When the defense had an opportunity to call her to the stand, they refused. Of course, her describing the real nature of Arbuckle’s party may have been the cause. By having his Labor Day party in a hotel suite, Arbuckle may have thought he’d found a loophole in a Hollywood maxim cited in Evelyn Waugh’s The Loved One, to wit, “never do before the camera what you would not do at home and never do at home what you would not do before the camera.”] 

Still dressed in black, Maude Delmont was again aided by a policewoman who, beside her, made Delmont appear taller. Delmont looked tense, fragile, ten years older than her real age (late thirties), and hardly what one would imagine of a flinty, hard-drinking daughter of a frontier dentist. The corners of her mouth drooped, her dark hair showed strands of gray. Kinder reporters saw her crow’s feet as “lines of sorrow” that suggested an “intimacy of years” spent with Rappe. The intimacy was quickly revealed to be less than a week. “But friendship,” Delmont said, “cannot be reckoned by the clock. The moment I met Virginia I felt there was a real bond between us. We were together every minute almost after we met, and it seems to us now as though I’d always known and loved her.”[1]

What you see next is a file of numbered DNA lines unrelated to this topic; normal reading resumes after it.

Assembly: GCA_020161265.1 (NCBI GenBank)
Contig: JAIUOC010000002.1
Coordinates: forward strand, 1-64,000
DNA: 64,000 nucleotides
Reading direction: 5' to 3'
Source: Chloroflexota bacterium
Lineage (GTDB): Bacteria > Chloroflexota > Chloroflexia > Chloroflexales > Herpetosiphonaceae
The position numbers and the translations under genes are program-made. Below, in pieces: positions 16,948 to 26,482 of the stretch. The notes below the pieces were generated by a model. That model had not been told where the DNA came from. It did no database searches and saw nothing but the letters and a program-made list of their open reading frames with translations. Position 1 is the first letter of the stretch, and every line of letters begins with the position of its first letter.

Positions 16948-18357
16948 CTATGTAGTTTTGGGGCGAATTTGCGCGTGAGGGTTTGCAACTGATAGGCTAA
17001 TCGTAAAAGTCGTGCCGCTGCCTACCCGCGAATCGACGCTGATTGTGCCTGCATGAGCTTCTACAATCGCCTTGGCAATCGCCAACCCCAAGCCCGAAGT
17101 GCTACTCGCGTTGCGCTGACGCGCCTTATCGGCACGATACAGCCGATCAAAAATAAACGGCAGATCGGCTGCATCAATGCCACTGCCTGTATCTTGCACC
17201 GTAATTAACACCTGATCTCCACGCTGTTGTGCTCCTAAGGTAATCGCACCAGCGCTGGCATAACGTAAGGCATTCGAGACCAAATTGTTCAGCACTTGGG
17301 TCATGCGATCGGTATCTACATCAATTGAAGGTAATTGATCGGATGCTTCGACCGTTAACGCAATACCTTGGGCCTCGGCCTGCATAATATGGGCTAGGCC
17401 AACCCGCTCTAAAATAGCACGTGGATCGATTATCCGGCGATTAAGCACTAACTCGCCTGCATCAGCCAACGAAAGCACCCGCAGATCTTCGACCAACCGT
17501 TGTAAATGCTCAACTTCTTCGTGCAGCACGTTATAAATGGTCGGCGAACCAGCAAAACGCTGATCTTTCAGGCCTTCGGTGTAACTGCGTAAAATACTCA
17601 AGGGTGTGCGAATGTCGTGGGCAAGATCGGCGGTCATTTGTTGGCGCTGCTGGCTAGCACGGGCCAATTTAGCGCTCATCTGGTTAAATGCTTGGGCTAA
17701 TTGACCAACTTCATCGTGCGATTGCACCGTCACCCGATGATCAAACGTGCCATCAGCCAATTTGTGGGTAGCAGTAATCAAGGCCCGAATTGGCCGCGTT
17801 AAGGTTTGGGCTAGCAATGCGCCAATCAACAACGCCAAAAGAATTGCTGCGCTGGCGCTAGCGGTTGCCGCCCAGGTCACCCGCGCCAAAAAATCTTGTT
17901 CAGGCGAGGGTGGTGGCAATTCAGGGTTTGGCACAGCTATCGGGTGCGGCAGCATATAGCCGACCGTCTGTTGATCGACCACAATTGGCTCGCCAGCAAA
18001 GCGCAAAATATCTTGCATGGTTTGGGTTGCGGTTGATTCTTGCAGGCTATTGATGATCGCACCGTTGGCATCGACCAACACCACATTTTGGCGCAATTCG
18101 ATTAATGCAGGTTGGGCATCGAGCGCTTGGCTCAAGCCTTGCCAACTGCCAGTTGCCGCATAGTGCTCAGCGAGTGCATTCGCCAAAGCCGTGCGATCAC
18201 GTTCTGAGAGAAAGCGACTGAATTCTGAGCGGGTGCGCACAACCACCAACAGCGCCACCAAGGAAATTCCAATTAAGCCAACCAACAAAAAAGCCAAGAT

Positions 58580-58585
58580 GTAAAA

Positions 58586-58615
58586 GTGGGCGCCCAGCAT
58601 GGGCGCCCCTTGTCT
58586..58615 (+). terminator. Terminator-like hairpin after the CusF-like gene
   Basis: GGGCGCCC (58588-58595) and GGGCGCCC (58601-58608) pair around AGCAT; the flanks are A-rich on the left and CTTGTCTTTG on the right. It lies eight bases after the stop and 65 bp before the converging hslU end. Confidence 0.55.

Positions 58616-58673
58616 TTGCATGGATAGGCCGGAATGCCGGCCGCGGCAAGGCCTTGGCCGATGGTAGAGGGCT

Delmont faced a packed courtroom, including Arbuckle sitting between two policemen and wearing a new blue Norfolk jacket with a pair of knickerbocker trousers. His bloodshot eyes were fixed on Delmont while he squeezed and twisted his green golf cap in his fists and leaned forward in his chair just behind the railing that separated him from the defense counsel’s table. At times he yawned, either tired or bored, and said nothing to his lawyers

After identifying herself and where she lived, Delmont drank deeply from a glass of cold water. She put the glass down, asked for warm water, and the inquest was held up while a coffee cupful was brought to her. As though by rote, with lines almost certainly rehearsed beforehand, Delmont repeated much of the same story she had told in her original statement, as it appeared in the press albeit with changes that were hardly negligible, which got the attention of everyone at the defense table.

With trembling hands, Delmont took sip after sip of warm water so as not to lose her voice or composure. She described everything in “minutest detail” from the trip to Selma to the Palace Hotel breakfast, where a bellhop handed Rappe a note inviting her to Arbuckle’s suite at the St. Francis Hotel. Delmont said the note read, “Come on up and say hello.” It bore Arbuckle’s signature.